HC Deb 07 June 1822 vol 7 cc873-4
Mr. Buxton

rose, on the order for the third reading, of this bill, and having stated some objections, recommended the hon. member by whom it was introduced, to withdraw it, for the purpose of introducing an amended measure next session.

Mr. R. Martin

could not consent to abandon the bill.

Mr. Monck

opposed the Bill, and moved, "That it be read a third time that day six months."

Mr. Scarlett

opposed the Bill, not because he did not concur with the hon. mover, in disapproving of the ill-treatment of animals, but because the offences proposed to be punished by this bill were of too vague and indefinite a nature. Indeed, if the, principle were adopted he could not see where the line was to be drawn, or why there should not be a punishment affixed to the boiling of lobsters, or the eating of oysters alive.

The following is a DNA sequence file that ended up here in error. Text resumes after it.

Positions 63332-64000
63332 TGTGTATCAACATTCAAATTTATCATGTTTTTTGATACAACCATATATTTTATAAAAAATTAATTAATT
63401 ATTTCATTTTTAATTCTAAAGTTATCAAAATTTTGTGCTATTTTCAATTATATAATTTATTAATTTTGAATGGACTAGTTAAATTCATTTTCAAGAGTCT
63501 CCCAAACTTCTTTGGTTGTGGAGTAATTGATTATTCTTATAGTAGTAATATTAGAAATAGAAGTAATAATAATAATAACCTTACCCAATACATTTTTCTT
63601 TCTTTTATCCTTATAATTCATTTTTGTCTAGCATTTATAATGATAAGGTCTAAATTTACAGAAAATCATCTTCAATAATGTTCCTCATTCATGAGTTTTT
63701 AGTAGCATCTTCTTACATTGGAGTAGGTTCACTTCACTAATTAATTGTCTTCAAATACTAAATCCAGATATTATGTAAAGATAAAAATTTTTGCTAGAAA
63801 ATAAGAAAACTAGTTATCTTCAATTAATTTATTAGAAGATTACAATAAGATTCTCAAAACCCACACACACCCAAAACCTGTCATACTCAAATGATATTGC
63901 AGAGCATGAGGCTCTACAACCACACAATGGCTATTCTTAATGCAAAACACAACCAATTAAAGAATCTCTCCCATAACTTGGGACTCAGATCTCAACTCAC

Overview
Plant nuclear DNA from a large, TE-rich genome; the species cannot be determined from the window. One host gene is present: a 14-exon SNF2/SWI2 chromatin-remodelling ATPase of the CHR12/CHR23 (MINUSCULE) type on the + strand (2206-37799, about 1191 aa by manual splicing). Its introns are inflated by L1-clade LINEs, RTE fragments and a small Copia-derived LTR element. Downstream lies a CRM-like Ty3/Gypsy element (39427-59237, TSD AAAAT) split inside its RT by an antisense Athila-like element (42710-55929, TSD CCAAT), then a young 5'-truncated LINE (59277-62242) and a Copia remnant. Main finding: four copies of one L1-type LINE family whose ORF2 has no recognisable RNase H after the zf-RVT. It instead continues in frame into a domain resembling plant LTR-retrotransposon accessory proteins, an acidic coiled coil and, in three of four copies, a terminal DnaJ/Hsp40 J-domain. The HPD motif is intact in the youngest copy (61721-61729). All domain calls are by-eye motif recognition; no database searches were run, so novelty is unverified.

Mr. Holford

expressed a wish that the hon. member would withdraw the He really should not, as a magistrate, know how to act, if a postboy were brought before him, under the present bill, for riding his horse too hard.

Mr. R. Martin

said, he was satisfied of the propriety and justice of the measure; and, as he thought the majority of the House was with him, he should press it.

The amendment being withdrawn, the bill was read a third time, and passed.